Maybank Malaysian Open - R4
Player Score H
L Westwood -18 18
B Wiesberger -11 18
L Oosthuizen -11 18
N Colsaerts -11 18
D Willett -10 18
P Larrazabal -10 18
J Quesne -10 18
T Pieters -9 18
R Karlberg -9 18
A Lahiri -8 18

Tommy Gainey's different

By Neville Leck Last updated: 23rd October 2012


Tommy Gainey enjoying his magical final round 60

Tommy Gainey enjoying his magical final round 60

Sunday's PGA Tour winner Tommy 'Two Gloves' Gainey is not your everyday 20-something upstart who charges in from nowhere to grab his maiden US title.

Indeed, he is anything but.

The balding, 37-year-old South Carolina native is something different altogether - and his nickname, 'Two Gloves', gives you a strong hint of that.

Using what has been referred to as 'a home-made swing', Gainey plays every shot in every round, from the tee and all the way through to his final putt, with two black gloves.

And unlike so many of America's tournament-winning professional golfers who use only one glove from tee to green, and no gloves at all on the greens, Gainey was never recruited into the US College system - despite a high school career that matched a good few of those who did make it.

Instead he attended a technical school and began work on an assembly line at A. O. Smith, wrapping insulation on water heaters.

At the weekends his unusual but effective swing earned him a reputation for being something of a 'hustler' and it wasn't too long before his success there persuaded him to "have a go" at pro golf on the mini tours.

He won Golf Channel's 'Big Break' TV contest in 2007 and the $25,000 that went with it further boosted his dream of playing 'big time' golf.

Later in the year that became a reality when the then 32 year-old was able to qualify for the PGA Tour at Q-School.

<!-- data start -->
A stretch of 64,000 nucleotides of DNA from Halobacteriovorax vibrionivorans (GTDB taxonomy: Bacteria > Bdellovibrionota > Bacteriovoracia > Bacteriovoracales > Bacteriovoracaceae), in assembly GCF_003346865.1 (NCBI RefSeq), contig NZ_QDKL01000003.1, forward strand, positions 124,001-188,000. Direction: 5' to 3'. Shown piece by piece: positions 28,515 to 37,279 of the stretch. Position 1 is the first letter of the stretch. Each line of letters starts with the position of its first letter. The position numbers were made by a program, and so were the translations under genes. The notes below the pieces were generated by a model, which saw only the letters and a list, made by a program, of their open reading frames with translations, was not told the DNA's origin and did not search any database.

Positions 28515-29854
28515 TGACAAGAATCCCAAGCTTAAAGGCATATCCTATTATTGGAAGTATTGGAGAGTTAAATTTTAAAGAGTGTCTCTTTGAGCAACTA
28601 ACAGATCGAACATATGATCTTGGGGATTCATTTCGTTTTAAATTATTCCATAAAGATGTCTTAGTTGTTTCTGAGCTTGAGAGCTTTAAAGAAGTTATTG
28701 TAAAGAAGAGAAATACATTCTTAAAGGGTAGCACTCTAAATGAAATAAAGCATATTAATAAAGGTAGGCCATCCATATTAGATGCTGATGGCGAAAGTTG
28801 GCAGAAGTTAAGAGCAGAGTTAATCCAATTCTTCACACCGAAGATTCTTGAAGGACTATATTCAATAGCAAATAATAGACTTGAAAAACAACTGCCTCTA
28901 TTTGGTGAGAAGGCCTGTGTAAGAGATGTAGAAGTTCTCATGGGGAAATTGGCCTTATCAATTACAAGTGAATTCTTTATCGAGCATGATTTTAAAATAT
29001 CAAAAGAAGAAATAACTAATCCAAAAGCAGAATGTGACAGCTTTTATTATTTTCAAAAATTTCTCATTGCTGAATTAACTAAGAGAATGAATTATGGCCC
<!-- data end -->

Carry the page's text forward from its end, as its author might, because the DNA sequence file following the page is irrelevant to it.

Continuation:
Life for him on the PGA Tour was not going to be an easy one, though.

After a string of missed cuts, he lost his Tour card in 2009 and thought deeply about quitting the game, but he stuck with it and won twice on the then Nationwide (now Web.Com) Tour before fighting his way back on to the PGA Tour.

Last year, at 36 and still no more than a Tour journeyman, he once more had doubts about his future in golf, despite having picked up "a handful" of top-five finishes, and it was late in the season at the US PGA Championship that, from out of the blue, Jim Furyk, whose own swing can hardly be described as classic, invited him to join him in a nine-hole practice round.

During the round, Furyk, a Ryder Cup player, a US Open champion and 16-time Tour winner, insisted that Gainey had "the game to win" and told him that if he believed enough in himself, kept his chin up and kept trying, sooner or later it would happen.

And it certainly did on Sunday when 'Two Gloves' Gainey sensationally won the McGladrey Classic at Sea Island in Georgia, this quite ironically at the expense of third-round joint leaders Furyk, the very man who helped inspire the win, and Davis Love III, his Carolina boyhood hero.

It was perhaps, fitting too, that unconventional Gainey, would claim his maiden US PGA Tour victory in an unconventional manner for not too many first-time winners have done it at the ripe old age of 37 and only three have triumphed with a closing round of 60 - a stunning 10-under par-score that would take Gainey from 29th place and seven shots off the pace at the start of the day to one of the most stunning victories of the season.